FS Web is built similarly to FS Static, but with overlay objects crawled from the internet using a changing list of keywords. Our script searches for images with transparent background, uploaded in a recent timeframe, and filters out images that are too small. The only manual process is filtering out images that are not suitable, e.g. with decorative borders or watermarks. The dataset for March 2019 contains 4.9e7 OoD and 1.8e9 ID pixels. As the diversity of images and color distributions for the images from the web is much greater than those from Pascal VOC, we also adapt our overlay procedure. In total, we follow these steps, some of which were added from June 2019 onwards (marked with *):

  • in case the image does not already have a smooth alpha channel, smooth the mask of the objects around the borders for a small transparency gradient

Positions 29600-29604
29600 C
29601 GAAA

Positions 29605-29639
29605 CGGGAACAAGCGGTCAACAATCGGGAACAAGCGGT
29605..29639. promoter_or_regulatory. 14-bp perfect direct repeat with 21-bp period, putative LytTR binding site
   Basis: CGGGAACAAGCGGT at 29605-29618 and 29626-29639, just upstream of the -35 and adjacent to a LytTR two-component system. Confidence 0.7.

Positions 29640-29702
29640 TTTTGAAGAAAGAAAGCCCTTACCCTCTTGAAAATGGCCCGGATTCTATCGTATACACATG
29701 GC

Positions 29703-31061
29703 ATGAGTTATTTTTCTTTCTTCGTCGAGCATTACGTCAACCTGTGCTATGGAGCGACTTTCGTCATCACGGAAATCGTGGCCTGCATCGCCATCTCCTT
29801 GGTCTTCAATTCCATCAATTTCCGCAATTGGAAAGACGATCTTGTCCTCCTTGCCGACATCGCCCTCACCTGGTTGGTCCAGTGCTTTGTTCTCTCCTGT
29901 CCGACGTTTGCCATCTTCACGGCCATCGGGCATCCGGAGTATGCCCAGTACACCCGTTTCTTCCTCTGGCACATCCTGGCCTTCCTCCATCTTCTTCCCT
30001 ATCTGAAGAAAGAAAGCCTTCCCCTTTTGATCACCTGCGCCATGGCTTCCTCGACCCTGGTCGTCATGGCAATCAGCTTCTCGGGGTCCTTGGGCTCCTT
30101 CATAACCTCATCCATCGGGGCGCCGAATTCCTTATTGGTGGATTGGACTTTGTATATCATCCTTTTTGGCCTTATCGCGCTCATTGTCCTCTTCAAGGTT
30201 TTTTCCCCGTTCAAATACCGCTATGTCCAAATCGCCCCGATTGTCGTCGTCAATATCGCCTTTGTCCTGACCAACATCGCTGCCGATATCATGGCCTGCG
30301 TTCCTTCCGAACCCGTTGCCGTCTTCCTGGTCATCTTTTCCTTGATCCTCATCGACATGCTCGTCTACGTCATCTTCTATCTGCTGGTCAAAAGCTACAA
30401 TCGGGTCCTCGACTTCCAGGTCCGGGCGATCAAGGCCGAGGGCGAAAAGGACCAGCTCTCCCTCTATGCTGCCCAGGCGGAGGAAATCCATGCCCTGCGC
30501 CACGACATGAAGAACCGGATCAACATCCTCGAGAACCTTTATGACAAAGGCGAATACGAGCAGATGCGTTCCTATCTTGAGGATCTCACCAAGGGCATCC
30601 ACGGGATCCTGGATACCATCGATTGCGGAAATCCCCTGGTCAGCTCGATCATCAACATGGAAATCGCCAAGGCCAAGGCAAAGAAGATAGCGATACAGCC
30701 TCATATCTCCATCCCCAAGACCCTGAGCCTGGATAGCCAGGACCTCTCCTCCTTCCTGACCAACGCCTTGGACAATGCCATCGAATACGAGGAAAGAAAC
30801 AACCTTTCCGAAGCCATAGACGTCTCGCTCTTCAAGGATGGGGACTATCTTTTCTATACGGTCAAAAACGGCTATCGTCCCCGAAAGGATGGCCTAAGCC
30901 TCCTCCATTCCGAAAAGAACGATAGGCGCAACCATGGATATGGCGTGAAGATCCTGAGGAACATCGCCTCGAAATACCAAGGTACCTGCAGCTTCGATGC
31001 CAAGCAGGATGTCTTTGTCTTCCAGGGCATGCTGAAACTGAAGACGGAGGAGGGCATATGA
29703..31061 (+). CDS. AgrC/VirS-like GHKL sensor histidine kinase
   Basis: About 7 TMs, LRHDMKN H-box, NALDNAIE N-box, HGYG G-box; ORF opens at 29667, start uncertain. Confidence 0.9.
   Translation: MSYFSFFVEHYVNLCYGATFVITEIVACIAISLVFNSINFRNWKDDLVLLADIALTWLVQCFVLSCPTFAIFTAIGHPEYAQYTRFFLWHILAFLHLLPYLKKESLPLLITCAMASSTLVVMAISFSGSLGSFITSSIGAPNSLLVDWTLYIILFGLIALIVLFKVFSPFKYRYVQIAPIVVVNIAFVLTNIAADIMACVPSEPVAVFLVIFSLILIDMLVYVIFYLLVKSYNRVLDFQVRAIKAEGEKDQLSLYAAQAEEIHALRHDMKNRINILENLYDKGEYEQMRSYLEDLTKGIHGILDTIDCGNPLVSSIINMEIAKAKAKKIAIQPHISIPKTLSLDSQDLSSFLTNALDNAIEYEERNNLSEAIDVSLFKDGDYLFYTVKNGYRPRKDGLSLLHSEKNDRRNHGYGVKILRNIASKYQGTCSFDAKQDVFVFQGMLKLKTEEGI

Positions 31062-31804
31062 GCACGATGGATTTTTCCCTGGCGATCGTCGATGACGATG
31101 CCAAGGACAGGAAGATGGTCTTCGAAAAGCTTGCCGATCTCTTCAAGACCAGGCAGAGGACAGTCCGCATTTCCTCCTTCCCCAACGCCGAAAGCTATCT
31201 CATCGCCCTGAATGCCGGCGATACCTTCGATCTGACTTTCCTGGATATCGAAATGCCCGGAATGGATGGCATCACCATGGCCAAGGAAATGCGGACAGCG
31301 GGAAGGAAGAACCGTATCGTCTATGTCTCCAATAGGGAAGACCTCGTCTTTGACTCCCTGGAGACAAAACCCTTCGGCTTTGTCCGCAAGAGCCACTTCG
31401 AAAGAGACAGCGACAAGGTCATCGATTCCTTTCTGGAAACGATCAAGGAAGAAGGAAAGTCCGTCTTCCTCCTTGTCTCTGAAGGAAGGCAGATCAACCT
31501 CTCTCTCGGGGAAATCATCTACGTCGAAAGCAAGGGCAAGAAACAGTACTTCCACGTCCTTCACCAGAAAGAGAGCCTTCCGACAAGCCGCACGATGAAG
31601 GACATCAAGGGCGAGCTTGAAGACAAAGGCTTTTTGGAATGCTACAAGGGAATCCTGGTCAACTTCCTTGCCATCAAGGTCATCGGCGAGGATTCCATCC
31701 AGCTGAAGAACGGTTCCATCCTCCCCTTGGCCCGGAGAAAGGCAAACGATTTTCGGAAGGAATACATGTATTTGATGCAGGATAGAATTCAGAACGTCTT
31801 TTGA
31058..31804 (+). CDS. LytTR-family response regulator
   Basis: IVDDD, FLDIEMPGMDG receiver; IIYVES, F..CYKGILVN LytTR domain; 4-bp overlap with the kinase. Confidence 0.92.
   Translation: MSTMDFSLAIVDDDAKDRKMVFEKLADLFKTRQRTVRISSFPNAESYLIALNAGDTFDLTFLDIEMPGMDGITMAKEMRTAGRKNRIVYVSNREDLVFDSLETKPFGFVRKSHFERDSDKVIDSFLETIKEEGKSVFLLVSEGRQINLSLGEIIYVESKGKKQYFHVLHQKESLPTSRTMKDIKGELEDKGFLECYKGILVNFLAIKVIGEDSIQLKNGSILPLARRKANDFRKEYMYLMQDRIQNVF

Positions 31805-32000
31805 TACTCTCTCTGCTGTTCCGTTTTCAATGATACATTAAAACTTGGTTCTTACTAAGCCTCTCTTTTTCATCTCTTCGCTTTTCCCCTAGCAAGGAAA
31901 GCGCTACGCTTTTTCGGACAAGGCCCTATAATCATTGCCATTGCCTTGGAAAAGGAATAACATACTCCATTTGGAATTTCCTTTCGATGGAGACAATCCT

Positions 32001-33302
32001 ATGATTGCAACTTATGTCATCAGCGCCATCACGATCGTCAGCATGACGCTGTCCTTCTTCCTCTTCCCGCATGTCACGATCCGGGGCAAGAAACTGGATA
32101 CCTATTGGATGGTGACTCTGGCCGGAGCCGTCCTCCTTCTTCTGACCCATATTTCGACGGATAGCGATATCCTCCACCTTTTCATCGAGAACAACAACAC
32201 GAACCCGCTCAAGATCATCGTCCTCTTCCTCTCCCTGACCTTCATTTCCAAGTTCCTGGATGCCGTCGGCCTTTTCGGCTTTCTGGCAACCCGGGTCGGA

• adapt the brightness of the object towards the mean brightness of the overlayed pixels

  • apply the inverse color histogram of the Cityscapes image to shift the color distribution towards the one found on the underlying image*

  • radial motion blur*

  • depth blur based on the position in the image*

  • color noise

  • glow effects to simulate overexposure*

Figure 3 shows an illustration of the blending results.

As discussed, the blending process is part of a trade-off to make an open-world dataset feasible. To further ensure that methods do not overfit to any artifacts created by the blending process, but detect anomalies based on their semantics and appearance, we include a sample of ID objects in the blending dataset. For this, we create a database from objects in the Cityscapes training dataset (car, person, truck, bus, train, bike) where we manually filter out any occluded instances. We then decide at random for every image whether to blend an anomalous object or a Cityscapes object, where we skip random placement and histogram adaptation for the latter. This addition was introduced in FS Web Jan 2020. An example can be seen in Fig. 2.